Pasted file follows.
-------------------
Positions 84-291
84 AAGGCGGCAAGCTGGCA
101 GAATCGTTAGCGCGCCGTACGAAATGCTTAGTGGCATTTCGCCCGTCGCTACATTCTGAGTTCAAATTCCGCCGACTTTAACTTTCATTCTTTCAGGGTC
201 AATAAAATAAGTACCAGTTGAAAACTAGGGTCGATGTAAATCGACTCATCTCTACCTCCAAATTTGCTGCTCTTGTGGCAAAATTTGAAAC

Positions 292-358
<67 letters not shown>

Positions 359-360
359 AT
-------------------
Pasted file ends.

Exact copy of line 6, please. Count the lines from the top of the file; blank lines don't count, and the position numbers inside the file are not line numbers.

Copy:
<67 letters not shown>